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Title:Anatomically Informed Models of Functional Connectivity in the Brain
Author(s):Rykhlevskaia, Elena I.
Doctoral Committee Chair(s):Gratton, Gabriele
Department / Program:Psychology
Degree Granting Institution:University of Illinois at Urbana-Champaign
Subject(s):Biology, Anatomy
Abstract:In this dissertation we addressed issues of anatomical and functional connectivity in the brain and how brain connectivity changes with aging. This research effort involved statistical modeling of the dynamic cooperation among brain areas while exploiting probabilistic information about the presence of pathways that physically connect these areas. A statistical framework was developed for modeling spatiotemporal brain activation networks in a confirmatory fashion, and anatomical connectivity was incorporated into the paradigm. Our approach for modeling functional connectivity employed lagged covariance structure models, while the modeling of anatomical connectivity exploited either probabilistic tractography or, alternatively, measures of white matter integrity. To combine anatomical and functional connectivity, parameters of functional connectivity models were constrained by anatomical connectivity measures, so that the resulting models would be void of biologically implausible functional connectivity links. Various components of the proposed statistical framework were illustrated on simulated data, as well as on experimental anatomical data (collected with diffusion tensor imaging), and functional data (collected with optical imaging). These illustrations include: (1) Functional connectivity: Modeling (a) propagation of activity from the primary to secondary visual cortex in a visual task; (b) cross-activation and cross-inhibition between hemispheres in a task involving interhemispheric competition. Patterns of functional connectivity were shown to be different for subjects with differences in anatomical connectivity measured by MRI. (2) Anatomical connectivity: Investigating age-related differences in frontal and parietal interhemispheric connectivity by examining cortico-callosal projections revealed by diffusion tensor imaging. In older adults, callosal representation of dorsolateral prefrontal cortex was shown to decrease in volume, whereas corresponding representations of orbitofrontal, motor and superior parietal cortex increased in their spatial extent. (3) Constraining models of functional connectivity by anatomical connectivity-based constraints. On simulated data, we showed how incorporating interregional anatomical connectivity information into the models dramatically changes the interpretation of observed functional connectivity patterns.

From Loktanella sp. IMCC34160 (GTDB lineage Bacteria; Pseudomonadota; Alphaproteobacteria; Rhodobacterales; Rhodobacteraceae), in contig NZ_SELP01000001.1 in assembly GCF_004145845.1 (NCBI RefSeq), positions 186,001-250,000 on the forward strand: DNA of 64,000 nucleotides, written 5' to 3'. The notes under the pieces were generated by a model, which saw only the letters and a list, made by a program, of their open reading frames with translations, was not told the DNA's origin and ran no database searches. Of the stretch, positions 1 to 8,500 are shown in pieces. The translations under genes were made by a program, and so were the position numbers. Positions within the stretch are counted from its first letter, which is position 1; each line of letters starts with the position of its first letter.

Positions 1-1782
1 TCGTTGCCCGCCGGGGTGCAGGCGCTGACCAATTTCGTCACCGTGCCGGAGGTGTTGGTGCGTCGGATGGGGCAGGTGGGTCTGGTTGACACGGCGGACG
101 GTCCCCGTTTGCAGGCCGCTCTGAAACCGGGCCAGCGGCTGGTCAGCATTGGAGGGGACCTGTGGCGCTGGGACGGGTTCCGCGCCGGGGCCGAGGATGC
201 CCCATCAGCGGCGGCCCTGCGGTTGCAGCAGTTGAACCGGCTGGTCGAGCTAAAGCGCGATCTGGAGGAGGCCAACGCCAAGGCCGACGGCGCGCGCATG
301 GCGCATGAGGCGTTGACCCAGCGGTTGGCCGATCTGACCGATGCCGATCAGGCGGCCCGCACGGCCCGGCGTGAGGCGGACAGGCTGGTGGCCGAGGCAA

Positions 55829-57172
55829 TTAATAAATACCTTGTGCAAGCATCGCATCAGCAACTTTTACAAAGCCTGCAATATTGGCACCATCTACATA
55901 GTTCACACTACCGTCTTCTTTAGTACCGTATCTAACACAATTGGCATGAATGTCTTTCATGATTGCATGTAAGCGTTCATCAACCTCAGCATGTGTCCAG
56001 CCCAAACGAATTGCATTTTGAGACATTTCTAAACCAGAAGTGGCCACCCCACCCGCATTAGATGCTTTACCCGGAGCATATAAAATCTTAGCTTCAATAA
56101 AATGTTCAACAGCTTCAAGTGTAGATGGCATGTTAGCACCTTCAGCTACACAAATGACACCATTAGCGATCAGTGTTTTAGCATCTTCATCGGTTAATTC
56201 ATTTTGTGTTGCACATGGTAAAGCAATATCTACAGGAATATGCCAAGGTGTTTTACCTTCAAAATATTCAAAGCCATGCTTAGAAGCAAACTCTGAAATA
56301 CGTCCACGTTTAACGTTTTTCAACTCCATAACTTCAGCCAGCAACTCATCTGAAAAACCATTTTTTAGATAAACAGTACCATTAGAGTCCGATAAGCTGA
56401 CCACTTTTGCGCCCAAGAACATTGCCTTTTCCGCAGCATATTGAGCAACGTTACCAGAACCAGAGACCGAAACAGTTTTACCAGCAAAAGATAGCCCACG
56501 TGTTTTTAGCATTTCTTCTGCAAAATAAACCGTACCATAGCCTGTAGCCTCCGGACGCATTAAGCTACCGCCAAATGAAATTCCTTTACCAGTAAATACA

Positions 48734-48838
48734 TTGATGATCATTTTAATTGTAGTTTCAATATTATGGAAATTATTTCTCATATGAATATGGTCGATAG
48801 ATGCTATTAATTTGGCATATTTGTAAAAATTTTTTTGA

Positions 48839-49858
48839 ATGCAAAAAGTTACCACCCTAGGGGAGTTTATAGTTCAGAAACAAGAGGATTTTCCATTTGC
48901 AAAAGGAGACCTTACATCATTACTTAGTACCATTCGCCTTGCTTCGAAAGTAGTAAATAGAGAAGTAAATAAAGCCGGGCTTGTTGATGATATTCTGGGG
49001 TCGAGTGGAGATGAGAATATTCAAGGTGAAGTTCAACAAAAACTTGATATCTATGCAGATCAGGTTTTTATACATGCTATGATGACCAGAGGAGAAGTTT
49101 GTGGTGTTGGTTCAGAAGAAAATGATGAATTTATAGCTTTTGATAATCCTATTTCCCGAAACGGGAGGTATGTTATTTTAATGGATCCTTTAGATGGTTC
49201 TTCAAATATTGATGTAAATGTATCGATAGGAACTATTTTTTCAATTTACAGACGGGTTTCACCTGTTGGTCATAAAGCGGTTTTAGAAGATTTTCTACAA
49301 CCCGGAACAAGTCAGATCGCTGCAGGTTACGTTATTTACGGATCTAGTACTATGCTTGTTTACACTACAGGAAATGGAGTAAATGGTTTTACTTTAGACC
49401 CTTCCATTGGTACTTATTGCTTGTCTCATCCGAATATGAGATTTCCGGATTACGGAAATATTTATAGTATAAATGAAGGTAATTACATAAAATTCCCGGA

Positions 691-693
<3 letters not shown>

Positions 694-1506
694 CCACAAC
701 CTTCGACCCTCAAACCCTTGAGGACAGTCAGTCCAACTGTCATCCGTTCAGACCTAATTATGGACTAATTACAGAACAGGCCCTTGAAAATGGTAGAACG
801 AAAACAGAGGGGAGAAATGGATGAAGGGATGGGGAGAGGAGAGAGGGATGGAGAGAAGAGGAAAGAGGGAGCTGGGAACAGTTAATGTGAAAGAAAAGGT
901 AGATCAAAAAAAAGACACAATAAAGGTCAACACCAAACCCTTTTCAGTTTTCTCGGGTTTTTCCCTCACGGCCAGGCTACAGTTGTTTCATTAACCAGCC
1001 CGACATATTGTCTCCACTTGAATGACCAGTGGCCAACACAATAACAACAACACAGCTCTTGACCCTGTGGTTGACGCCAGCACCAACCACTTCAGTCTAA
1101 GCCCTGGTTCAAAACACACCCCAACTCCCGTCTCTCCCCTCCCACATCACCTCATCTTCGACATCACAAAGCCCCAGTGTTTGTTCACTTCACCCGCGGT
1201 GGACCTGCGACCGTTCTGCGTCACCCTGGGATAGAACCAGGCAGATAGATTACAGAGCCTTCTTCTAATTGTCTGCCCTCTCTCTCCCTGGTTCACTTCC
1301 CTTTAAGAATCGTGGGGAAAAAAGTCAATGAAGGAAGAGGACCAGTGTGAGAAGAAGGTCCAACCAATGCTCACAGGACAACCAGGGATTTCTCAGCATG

Issue Date:2006
Description:163 p.
Thesis (Ph.D.)--University of Illinois at Urbana-Champaign, 2006.
Other Identifier(s):(MiAaPQ)AAI3250317
Date Available in IDEALS:2015-09-25
Date Deposited:2006

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